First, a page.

American cities are assessing security following Monday's bombing at the Boston Marathon. Washington DC went ahead with an annual parade as authorities across the country took security measures and people responded to them.
Washington's Emancipation Day parade, which commemorates the emancipation of more than 3000 slaves in 1862, went on as planned after city officials said there would be an increased police presence.
The heightened security wasn't evident to Elizabeth Rau, who came to see the parade. But she said she's sure it's there.
"I think it'd be more likely to get in a car accident than anything happening here," said Rau.
Peter Boyce said the attack in Boston reinforced his plan to attend the festivities.
"This is a land of freedom, and we will not be deterred by any cowardly acts on this country, whether it be in Boston or anyplace else, and that is why it was important that we come out here today," said Boyce.
It was personal for Boyce. He attended the parade with his wife and two young sons, but has another child who lives in the Boston area.
"We have a son who was on lockdown at Harvard yesterday," he said. "And I told him that definitely that we would make sure that we would come out in full force today to come to this Emancipation Day parade."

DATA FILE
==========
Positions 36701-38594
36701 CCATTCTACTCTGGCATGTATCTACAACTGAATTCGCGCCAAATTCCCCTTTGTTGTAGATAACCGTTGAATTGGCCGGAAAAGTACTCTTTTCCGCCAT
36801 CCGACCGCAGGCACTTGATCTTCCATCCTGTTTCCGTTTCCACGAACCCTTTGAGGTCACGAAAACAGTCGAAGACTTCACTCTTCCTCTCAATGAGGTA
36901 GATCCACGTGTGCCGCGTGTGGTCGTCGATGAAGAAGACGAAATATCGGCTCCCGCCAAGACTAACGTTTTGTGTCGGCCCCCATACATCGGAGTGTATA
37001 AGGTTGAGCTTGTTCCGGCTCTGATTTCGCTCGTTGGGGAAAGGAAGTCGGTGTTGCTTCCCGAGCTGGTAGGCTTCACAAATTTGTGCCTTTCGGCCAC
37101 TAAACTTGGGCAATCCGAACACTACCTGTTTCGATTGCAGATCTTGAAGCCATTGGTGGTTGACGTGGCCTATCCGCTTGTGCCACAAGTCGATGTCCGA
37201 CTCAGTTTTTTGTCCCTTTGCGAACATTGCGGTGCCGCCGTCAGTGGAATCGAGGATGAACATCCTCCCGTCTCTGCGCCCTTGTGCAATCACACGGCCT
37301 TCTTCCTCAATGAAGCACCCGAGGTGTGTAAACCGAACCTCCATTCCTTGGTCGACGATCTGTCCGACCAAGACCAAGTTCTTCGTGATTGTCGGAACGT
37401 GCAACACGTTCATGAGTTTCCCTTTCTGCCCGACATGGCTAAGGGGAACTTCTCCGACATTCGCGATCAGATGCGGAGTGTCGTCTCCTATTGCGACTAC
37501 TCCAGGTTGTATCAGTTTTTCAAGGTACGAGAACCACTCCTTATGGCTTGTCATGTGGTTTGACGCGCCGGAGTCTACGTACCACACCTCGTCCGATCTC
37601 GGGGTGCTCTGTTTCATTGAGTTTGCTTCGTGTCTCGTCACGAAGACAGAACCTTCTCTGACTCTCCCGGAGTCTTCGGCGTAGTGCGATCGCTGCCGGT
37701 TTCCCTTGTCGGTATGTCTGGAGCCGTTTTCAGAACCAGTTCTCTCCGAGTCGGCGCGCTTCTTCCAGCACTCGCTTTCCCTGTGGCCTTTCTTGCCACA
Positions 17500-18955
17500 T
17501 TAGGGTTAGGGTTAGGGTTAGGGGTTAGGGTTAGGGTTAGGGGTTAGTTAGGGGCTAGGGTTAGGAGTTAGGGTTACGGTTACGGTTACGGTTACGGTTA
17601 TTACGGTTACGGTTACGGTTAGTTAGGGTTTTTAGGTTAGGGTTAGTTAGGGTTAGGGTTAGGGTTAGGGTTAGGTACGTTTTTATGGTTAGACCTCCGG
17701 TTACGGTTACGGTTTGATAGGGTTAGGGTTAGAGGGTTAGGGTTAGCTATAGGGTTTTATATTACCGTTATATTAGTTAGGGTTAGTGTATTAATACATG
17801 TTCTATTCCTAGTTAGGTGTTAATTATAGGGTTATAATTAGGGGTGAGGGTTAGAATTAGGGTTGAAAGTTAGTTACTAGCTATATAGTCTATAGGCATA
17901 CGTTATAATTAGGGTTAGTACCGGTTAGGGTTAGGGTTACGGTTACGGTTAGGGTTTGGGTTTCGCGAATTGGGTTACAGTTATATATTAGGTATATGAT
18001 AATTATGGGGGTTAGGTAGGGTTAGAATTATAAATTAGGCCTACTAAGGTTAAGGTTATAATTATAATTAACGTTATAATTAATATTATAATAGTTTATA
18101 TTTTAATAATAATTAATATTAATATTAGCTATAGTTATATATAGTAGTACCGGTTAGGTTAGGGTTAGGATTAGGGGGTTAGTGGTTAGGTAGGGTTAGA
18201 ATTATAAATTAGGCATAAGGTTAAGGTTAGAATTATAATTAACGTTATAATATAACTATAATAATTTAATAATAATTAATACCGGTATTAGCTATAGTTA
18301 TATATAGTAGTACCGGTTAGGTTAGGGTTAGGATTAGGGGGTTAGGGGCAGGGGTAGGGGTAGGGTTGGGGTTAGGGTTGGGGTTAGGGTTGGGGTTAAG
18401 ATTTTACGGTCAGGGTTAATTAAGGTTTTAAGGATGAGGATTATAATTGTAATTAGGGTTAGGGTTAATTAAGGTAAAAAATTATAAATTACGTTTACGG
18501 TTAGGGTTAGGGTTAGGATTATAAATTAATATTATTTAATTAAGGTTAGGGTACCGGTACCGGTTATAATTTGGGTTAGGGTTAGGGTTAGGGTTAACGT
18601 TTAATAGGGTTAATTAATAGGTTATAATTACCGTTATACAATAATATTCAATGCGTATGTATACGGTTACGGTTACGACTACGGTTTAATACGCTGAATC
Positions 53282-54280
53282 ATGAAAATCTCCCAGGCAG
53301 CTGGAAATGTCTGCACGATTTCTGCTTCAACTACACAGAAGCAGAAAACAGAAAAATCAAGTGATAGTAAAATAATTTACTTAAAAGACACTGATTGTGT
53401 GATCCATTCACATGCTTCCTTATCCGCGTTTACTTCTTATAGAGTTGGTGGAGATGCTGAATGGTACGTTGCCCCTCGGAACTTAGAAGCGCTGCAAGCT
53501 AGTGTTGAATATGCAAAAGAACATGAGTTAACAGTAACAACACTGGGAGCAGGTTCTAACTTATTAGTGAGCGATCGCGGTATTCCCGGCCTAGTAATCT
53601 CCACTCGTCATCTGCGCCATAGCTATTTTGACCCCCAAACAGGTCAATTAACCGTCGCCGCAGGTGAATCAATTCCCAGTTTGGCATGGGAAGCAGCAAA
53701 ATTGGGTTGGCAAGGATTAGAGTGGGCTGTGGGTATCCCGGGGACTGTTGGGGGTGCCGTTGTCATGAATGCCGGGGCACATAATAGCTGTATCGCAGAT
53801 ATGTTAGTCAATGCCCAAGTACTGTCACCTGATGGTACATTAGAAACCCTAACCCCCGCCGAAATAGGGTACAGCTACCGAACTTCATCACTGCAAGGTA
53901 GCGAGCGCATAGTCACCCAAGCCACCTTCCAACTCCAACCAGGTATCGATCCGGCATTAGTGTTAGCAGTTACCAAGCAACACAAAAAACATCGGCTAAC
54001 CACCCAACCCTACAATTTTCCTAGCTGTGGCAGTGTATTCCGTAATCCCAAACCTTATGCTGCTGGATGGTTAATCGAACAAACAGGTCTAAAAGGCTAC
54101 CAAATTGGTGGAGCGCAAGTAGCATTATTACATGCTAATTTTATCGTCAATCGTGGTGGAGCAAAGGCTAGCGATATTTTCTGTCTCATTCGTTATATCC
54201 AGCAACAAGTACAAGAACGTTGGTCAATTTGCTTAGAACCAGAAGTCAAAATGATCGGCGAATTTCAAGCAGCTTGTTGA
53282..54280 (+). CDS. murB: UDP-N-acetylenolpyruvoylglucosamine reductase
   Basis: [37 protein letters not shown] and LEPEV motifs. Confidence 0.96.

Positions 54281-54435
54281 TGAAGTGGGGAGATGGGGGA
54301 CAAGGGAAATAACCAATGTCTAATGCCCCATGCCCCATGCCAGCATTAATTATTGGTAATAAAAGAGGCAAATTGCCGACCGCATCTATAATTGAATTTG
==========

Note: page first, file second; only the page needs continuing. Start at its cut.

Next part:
Deltha Jeffries brought her granddaughter. She said security concerns did cross her mind.
"I thought about there being a large crowd and this being another opportunity for terrorists to infiltrate," said Jeffries. "But, you know, if you're going to worry about that all the time, you're never going to have fun in the rest of your life."
President Obama said the FBI is investigating the Boston attack as an act of terrorism.
"In the coming days, we will pursue every effort to get to the bottom of what happened, and we will continue to remain vigilant. I've directed my administration to take appropriate security measures to protect the American people," said President Obama.
Those measures extend to the president's residence. A section of Pennsylvania Avenue in front of the White House, often filled with tourists, is now closed to pedestrians.
In New York City, patrols near hotels were increased after the bombing, said Police Commissioner Raymond Kelly.
"We also patrolled houses of worship - we'll continue to do that - and significant infrastructure locations in the city, iconic potential targets: Rockefeller Center, Empire State Building, locations such as that," said Kelly.
The security presence was visible in New York City's train stations, its airports and in Times Square, which was targeted in a failed attack three years ago.
Across the country, from downtown Chicago to the baseball stadium of the Los Angeles Dodgers, the increased security presence was visible.
There was also another inescapable sight: the nation's flag at half-staff in honor of Boston's dead.